• Request for Production No. 4 . In this request, the plaintiff has sought production of the complete shift roster for the date of the complained-of incident, and the shift during which the incident occurred. Specifically, the plaintiff requested that the defendants "Identify and attach a copy of any and all documents showing who was on duty and relating to the incident that was reported on Feb. 2, 2012." (Doc. 56, Ex. A.) The defendants have represented that they provided the plaintiff with this very information. To the extent the plaintiff is seeking information about which staff may have been involved with the incident at issue in this case, the defendants note that such information is included in the paperwork that was related to the misconducts the plaintiff received as a result. The plaintiff has been provided with copies of this paperwork as part of discovery, and thus there is no basis to compel the defendants to produce anything further.
• Request for Production No. 7 . In this request, the plaintiff seeks to discover information regarding select portions of Security Lieutenant Johnson's security report relating to his interview with the plaintiff regarding the plaintiff's possession of contraband. To the extent that the plaintiff is seeking Lieutenant Johnson's notes, mental impressions, and analysis of the plaintiff's construction of contraband, and his effort to conceal it, the request is without merit. These mental impressions and analyses are not factual matters properly subject to discovery, but instead relate to Lieutenant Johnson's subjective impressions, opinions, and analysis. Moreover, these portions of the report relate directly to institutional security. The plaintiff has not offered a compelling basis to require the disclosure of this subjective material, and the defendant has persuasively argued that the disclosure of this information would undermine the safety and security of DOC facilities.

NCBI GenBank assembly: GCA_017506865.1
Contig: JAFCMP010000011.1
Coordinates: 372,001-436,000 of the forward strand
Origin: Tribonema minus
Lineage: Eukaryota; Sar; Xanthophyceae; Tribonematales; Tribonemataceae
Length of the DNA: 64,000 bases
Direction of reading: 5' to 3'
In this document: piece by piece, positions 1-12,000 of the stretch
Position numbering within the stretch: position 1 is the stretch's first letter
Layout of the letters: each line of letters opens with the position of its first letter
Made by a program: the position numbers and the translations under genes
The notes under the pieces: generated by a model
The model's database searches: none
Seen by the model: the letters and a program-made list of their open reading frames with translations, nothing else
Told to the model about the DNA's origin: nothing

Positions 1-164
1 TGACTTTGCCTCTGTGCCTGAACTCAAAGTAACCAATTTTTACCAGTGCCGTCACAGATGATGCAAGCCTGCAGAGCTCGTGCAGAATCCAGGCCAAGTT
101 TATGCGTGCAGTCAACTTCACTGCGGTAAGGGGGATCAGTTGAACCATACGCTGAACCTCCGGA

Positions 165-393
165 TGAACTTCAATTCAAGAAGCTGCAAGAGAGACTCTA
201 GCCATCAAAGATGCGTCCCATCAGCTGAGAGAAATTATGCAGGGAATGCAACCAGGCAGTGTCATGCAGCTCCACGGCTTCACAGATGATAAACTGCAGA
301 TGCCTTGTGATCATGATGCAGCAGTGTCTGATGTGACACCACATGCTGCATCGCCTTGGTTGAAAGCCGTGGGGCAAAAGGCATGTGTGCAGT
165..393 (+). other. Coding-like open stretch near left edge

Accordingly, the plaintiff's motion to compel further responses to these four discovery requests (Doc. 53) is DENIED.

3. Plaintiff's Motion to Amend or Correct the Complaint.

The plaintiff has moved for leave to amend the complaint in order to correct the misidentification of an individual - but, notably, not a defendant - identified in the amended complaint. (Doc. 54) Specifically, the plaintiff seeks to amend the complaint pursuant to Rule 15 of the Federal Rules of Civil Procedure in order to correctly identify Lieutenant Johnson as the officer who interviewed the plaintiff on or about January 31, 2012, in place of Captain Harris, whom the plaintiff initially misidentified as the officer who interviewed him. The plaintiff has apparently discovered his mistake about this individual's identity during the course of discovery, and seeks to amend his pleading simply to reflect the correct information.